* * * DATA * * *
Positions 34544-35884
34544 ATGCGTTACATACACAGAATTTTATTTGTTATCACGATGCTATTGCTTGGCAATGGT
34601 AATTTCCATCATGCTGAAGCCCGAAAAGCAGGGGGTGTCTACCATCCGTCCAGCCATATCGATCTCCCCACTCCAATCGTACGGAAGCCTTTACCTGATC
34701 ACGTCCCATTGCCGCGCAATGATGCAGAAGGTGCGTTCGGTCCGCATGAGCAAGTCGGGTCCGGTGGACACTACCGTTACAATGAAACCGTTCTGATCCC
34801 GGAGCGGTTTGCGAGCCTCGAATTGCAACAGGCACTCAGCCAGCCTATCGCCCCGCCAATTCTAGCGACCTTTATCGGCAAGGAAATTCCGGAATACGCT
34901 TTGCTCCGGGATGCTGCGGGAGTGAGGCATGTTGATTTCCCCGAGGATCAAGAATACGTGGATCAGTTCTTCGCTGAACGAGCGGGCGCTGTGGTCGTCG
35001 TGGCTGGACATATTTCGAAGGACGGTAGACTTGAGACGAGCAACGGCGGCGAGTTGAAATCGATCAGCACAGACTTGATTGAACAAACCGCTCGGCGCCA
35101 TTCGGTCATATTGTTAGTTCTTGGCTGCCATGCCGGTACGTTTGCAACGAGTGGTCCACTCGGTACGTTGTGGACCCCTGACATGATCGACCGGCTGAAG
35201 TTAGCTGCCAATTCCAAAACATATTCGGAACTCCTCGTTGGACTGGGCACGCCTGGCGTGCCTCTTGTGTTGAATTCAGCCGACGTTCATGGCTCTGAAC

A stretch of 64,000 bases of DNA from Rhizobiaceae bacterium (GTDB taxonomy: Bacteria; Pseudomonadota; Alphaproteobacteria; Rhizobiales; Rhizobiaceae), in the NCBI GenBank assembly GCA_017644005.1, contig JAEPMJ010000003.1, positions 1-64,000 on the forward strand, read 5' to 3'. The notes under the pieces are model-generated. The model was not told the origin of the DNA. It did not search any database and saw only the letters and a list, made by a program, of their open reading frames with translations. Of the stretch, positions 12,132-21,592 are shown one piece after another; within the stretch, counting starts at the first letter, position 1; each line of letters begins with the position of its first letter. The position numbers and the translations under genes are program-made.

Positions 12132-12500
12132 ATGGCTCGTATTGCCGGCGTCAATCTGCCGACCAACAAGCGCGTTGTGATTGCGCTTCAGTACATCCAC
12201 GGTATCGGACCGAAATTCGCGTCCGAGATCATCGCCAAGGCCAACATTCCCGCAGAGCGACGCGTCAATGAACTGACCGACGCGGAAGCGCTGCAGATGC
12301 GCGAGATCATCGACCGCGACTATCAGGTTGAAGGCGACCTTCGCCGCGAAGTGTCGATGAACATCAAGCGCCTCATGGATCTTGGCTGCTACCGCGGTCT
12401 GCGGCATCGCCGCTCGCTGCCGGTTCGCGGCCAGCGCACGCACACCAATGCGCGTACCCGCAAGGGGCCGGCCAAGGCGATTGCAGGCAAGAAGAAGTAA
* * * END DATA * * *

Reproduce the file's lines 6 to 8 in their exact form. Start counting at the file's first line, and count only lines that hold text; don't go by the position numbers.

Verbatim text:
34901 TTGCTCCGGGATGCTGCGGGAGTGAGGCATGTTGATTTCCCCGAGGATCAAGAATACGTGGATCAGTTCTTCGCTGAACGAGCGGGCGCTGTGGTCGTCG
35001 TGGCTGGACATATTTCGAAGGACGGTAGACTTGAGACGAGCAACGGCGGCGAGTTGAAATCGATCAGCACAGACTTGATTGAACAAACCGCTCGGCGCCA
35101 TTCGGTCATATTGTTAGTTCTTGGCTGCCATGCCGGTACGTTTGCAACGAGTGGTCCACTCGGTACGTTGTGGACCCCTGACATGATCGACCGGCTGAAG